The U.S. Commodity Futures Trading Commission (CFTC) filed and simultaneously settled charges against Wells Fargo Bank, N.A. (Wells Fargo) for failing to comply with its obligations to submit accurate large trader reports (LTRs) for physical commodity swap positions, in violation of Section 4s(f)(1)(A) of the Commodity Exchange Act (CEA) and CFTC Regulations 20.4 and 20.7. Wells Fargo has its main office in Sioux Falls, South Dakota, and has been provisionally registered with the CFTC as a Swap Dealer since Dec. 31, 2012.
The CFTC Order requires, among other things, that Wells Fargo pay a $400,000 civil monetary penalty and cease and desist from committing further violations of the CEA and CFTC Regulations, as charged.
As provided in the Order, large trader reporting for physical commodity swaps is essential to the CFTC’s ability to conduct effective surveillance of markets in U.S. physical commodity futures and economically equivalent swaps. The Order makes clear that as of March 1, 2013, swap dealers required to submit LTRs are expected to be in full compliance with the requirements governing LTRs set forth in CFTC Regulations 20.4 and 20.7, in conjunction with further instructions provided in the Part 20 Guidebook issued by the CFTC’s Division of Market Oversight.
The Order finds that from at least March 1, 2013 through Nov. 13, 2015, every LTR submitted by Wells Fargo failed to meet Part 20 requirements. According to the Order, Wells Fargo submitted inaccurate LTRs that contained multiple errors, including both missing data and data presented in a format inconsistent with CFTC requirements. Among the errors described in the Order, Wells Fargo’s reports included, at various times, records that failed to use the correct Clearing Member Identifier and improperly formatted swaption expiration date values.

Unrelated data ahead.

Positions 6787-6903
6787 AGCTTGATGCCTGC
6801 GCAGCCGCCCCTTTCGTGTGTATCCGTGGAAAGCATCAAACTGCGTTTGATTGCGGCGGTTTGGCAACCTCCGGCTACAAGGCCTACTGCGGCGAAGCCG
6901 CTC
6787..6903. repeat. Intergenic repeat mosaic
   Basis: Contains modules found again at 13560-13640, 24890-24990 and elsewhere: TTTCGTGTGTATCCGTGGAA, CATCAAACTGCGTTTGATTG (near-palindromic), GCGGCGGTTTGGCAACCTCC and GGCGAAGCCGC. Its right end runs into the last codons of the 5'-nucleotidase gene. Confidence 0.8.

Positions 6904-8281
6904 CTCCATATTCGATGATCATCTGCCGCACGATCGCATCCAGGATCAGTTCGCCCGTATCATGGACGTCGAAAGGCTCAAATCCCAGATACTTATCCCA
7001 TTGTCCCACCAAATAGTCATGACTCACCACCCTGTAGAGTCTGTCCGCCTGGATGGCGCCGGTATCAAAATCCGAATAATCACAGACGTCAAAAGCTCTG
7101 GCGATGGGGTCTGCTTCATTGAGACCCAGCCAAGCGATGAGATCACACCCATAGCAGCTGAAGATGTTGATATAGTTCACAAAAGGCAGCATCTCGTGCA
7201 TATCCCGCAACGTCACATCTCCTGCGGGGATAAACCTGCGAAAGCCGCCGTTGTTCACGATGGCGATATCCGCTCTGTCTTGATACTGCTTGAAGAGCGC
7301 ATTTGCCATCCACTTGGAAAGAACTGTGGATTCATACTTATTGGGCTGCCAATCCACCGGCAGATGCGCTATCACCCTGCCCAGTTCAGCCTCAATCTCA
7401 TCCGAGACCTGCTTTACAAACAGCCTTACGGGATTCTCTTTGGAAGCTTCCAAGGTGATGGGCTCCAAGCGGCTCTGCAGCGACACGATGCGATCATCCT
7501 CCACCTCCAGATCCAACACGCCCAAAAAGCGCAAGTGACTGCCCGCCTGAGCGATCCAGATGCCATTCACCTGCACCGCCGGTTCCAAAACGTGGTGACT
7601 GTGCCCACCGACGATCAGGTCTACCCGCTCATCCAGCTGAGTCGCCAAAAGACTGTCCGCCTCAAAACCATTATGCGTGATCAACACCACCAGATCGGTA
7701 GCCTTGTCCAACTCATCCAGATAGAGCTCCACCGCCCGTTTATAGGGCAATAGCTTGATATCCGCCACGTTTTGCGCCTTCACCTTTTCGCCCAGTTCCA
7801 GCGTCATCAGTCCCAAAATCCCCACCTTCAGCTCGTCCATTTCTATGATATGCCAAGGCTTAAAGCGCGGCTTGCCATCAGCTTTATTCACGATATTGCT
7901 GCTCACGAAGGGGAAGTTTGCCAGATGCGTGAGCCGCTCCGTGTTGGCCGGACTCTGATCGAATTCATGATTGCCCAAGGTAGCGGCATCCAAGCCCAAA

The Order further states that upon receiving its first error message from the CFTC in July 2015, Wells Fargo analyzed its past reports and made and continues to make modifications to its data processing and reporting systems as necessary to comply with its LTR reporting requirements.
The CFTC appreciates the assistance of Richard Galloway, Regina Sanders, and Edward Wehner of the CFTC’s Office of Data Technology.
The CFTC Division of Enforcement staff members responsible for this case are Neel Chopra, Joseph Muoio (previously on detail from the U.S. Department of Justice, Antitrust Division), Michael Cazakoff, Candice Aloisi, Lenel Hickson Jr., and Manal Sultan.